High water forces St. Joseph ANG to evacuate aircraft to Forbes
By Staff Sgt. Emily Alley, 190th ARW Public Affairs
/ Published October 08, 2008
FORBES FIELD ANGB, Topeka, Kan. --
When northwest Missouri flooded on May 7, the C-130s at the 139th Airlift Wing, in St. Joseph, Mo., had to leave. By the end of the day, six aircraft had been safely housed at
Capt. Karl Fruendt was tasked with accommodating the aircraft, amidst other plans to deploy to Greensburg, Kan. and preparing for the SOUTHCOM mission. Normally, receiving such aircraft would have been the responsibility of Lt. Col. Rus Curtis, who was unavailable at the time. "It was such a frantic time, but one of the most rewarding days I've ever had," said Fruendt. He was proud of the opportunity to help the 139AW save its aircraft and equipment. "Based on the quick response of our people and the feedback from St. Joe unit, everyone involved deserves to be recognized for their part," said Curtis. Unfortunately, the chaos of that day left Fruendt at a disadvantage, such as "The vans that we use for crews were in Greensburg that day," he said.
The 139AW selected Forbes Field when the aircraft relocated because of a "longstanding relationship" between the two units, as Fruendt describes. A similar situation occurred in 1993. "We and the 139th have a really good relationship. We worked well in the past and they know they'll be taken care of," he said. Although, during 1993 the 139th lost over 1 million dollar's worth of equipment because it was not relocated. This year each aircraft carried flight line equipment to avoid similar flood damage.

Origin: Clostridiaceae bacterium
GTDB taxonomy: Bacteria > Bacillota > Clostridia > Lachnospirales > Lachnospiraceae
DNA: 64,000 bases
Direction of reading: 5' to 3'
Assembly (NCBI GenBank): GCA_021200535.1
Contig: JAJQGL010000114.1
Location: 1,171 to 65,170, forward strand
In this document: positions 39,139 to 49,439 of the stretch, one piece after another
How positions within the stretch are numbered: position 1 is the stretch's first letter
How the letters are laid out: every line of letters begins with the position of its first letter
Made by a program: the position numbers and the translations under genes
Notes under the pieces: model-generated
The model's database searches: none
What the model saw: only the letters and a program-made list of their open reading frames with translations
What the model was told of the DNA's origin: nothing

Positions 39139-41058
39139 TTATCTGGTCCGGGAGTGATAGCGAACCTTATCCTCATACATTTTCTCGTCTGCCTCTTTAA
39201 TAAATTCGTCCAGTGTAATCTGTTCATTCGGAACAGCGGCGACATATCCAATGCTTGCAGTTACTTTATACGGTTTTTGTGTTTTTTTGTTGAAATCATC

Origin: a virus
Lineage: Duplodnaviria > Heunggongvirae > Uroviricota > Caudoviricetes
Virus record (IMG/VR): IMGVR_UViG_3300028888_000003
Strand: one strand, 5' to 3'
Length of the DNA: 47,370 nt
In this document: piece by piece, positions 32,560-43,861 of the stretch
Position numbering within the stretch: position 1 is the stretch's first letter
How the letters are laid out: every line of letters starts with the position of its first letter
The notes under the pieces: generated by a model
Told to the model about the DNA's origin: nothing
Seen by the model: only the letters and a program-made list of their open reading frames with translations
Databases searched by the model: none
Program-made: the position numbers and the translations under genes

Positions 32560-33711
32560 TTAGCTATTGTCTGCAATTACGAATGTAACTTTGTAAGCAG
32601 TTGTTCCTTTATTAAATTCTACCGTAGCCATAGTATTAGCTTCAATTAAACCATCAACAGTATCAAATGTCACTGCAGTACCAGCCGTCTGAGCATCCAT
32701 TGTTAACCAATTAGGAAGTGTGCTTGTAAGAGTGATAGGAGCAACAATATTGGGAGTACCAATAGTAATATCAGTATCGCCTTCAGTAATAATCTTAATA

Fruendt would also like to commend the crew chiefs who worked, some staying overtime, to make sure the C-130s were parked. Nine retiring KC-135s had to be moved in order to make room for the excess aircraft. "Once we heard they would come in we started moving aircraft," said Senior Master Sgt. Doug Copeland, of maintenance. "Our work was done before they got here." Copeland says that most maintainers were able to leave on time, although some stayed as late as 9 p.m. The greatest obstacle, according to Copeland, was number of aircraft already assigned to Forbes Field. There are currently 17 KC-135s. "We just have a lot more aircraft than normal," Copeland said.
Each unit has an emergency plan to handle situations, such as housing excess aircraft, but plans are only updated every few years. Luckily, the 190ARW Reception Plan had been updated only six days prior to housing the C-130s. "Over the past decade, Forbes has been the temporary home to at least three evacuating air bases due to hurricanes, floods, or blizzards," said Fruendt.